Last month, lobstermen in Cape Cod Bay hauled up something disturbing. In one section of the bay, all of their traps were full of dead lobsters. Research biologists went to work trying to solve the mystery, and what they found suggests we may see more of this as the climate changes.

When the fishermen first started pulling up traps full of dead lobsters, their first call was to Beth Casoni of the Massachusetts Lobstermen's Association.

"As you can imagine, they were concerned — greatly concerned — because they didn't know how they died or why they died," Casoni said.

Over the next five days or so, she got more calls about dead animals in the traps.

"And it wasn't just lobsters,” she said. “It was skate and flounder and ling, which is an eel."

Casoni called the state Division of Marine Fisheries, which sent divers out to take a look at the seafloor in the area.

"The fishermen were fearful that there would have been a mass die-off and the bottom would be littered with carnage,” Casoni said. “And the division was happy to report that they did not see any mass die-off in the area."

But what was killing everything in the traps?

"I don't think any of us have heard reports of that before, at least not like that, where we had multiple fishermen all calling the same day, saying something's going on," said Steve Wilcox, one of the Massachusetts Division of Marine Fisheries' biologists assigned to the case.

On a breezy morning several weeks after the dead lobsters were first reported, Wilcox and biologist Alex Boeri piloted a 21-foot motorboat through choppy water on their way out to the several-mile area where the dead lobsters were found.

Steve Wilcox
State marine fisheries biologist Steve Wilcox pilots a research boat to the affected area.
Craig LeMoult WGBH News

Initially, some of the lobstermen worried recent aerial spraying of pesticides was to blame. But right away, an analysis of the water quality at the bottom of the affected area pointed to another cause.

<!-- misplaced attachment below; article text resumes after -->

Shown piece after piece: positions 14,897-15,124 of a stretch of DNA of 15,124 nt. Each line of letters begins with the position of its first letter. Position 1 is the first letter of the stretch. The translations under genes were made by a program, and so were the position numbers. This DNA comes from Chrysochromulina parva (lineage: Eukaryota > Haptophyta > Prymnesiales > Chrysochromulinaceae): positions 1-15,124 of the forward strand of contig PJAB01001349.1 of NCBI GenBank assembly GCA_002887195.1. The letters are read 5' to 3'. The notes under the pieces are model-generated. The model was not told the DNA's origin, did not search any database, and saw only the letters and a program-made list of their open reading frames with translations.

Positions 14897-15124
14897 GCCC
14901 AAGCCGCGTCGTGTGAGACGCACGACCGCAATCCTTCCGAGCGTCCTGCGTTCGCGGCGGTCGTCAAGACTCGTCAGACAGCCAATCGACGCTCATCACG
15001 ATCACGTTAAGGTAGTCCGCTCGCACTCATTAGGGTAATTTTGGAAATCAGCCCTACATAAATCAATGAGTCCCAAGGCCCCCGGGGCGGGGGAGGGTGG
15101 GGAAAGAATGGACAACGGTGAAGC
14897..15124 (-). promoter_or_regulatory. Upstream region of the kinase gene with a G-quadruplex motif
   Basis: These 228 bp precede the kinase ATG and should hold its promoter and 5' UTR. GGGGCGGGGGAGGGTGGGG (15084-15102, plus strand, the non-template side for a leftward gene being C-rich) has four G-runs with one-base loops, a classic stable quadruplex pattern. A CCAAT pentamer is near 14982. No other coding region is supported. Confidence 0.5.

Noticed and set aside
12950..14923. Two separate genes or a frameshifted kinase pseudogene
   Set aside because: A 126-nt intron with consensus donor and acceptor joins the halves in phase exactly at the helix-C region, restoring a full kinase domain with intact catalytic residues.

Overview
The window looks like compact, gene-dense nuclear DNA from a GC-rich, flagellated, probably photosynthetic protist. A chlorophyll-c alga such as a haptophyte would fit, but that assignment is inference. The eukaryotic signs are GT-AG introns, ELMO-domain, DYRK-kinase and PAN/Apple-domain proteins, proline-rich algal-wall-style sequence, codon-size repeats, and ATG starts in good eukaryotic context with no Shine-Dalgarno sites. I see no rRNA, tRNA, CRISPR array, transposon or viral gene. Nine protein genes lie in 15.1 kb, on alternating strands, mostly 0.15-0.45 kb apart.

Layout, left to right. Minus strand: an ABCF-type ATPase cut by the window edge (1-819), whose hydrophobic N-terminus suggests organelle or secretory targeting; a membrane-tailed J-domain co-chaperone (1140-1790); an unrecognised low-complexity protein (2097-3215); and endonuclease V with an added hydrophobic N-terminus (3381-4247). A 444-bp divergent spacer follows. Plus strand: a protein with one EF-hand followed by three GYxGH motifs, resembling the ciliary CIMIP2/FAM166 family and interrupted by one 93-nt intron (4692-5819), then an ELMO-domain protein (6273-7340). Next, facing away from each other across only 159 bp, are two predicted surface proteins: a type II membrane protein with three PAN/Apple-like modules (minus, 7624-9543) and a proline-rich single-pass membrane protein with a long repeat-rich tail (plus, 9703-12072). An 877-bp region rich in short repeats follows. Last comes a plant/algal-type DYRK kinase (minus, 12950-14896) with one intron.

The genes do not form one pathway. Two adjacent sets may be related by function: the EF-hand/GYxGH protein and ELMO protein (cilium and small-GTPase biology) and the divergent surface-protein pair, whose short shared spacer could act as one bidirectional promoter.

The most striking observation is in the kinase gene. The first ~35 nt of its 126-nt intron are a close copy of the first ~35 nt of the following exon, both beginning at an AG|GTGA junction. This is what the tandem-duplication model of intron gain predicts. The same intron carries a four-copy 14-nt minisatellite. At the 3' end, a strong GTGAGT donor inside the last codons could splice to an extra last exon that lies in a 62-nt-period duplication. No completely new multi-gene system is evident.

"There were really, really low levels of dissolved oxygen in the areas where the dead lobsters were reported," Wilcox said.

Dangerously low oxygen in a water body is called hypoxia.

Dissolved oxygen is measured in milligrams per liter. "So zero to two milligrams per liter is considered lethal for lobsters," Boeri said.

In much of affected area, they found levels below two, or even below one.

"... We've never seen such low levels of oxygen in the system. This is a new one for us."
Owen Nichols, director of marine fisheries research at the Center for Coastal Studies

Casoni described this a little differently than the scientists: "I just tell people it's like that 1970s horror movie 'The Blob' was rolling around the ocean bottom floor and basically, anything that could not vacate that area died," she said.

Fish and other critters could swim or scamper out of the area. But the lobsters and other animals in the traps couldn't escape the low-oxygen blob.

As the boat rocked up and down on the waves, Boeri put a device that measures water quality overboard and lowered it to the sea floor on a long cable. The dissolved oxygen measured out at 7.89 milligrams per liter — significantly higher than it was a few weeks ago.

"It's looking a lot better," Boeri said.

But why did it happen in the first place?

Alex Boeri
State marine fisheries biologist Alex Boeri lowers a sensor into Cape Cod Bay to measure dissolved oxygen along the seafloor
Craig LeMoult WGBH News

Owen Nichols, the director of marine fisheries research at the Center for Coastal Studies, said unusually warm water temperatures this summer caused a stratification of the water.

"What stratification means is you essentially have layers of water,” Nichols said. “In Cape Cod Bay, you'll have surface waters that are warmer. The bottom waters that are colder."

That cold water gets trapped at the bottom, and its oxygen gets depleted in a few ways.

"Animals breathing, anything that's down there that's breaking down or decomposing,” he said. “All of those things will pull oxygen out of the water."

And the stratification means it can't mix with the surface water to get more oxygen.

"Now, that's to a degree to be expected, but we've never seen such low levels of oxygen in the system,” Nichols said. “This is a new one for us."

Nichols said more research is necessary to know for sure if this just was an anomaly. But with climate change already underway and water temperatures warming rapidly, he's worried this might be a sign of things to come.

"So it's certainly an area where we do have concern that we could see this phenomenon more," he said.

For now, the lobstermen's association is lobbying the state to pay for oxygen sensors at the bottom of Cape Cod Bay. So if it happens again next year, they'll know not to put their traps there.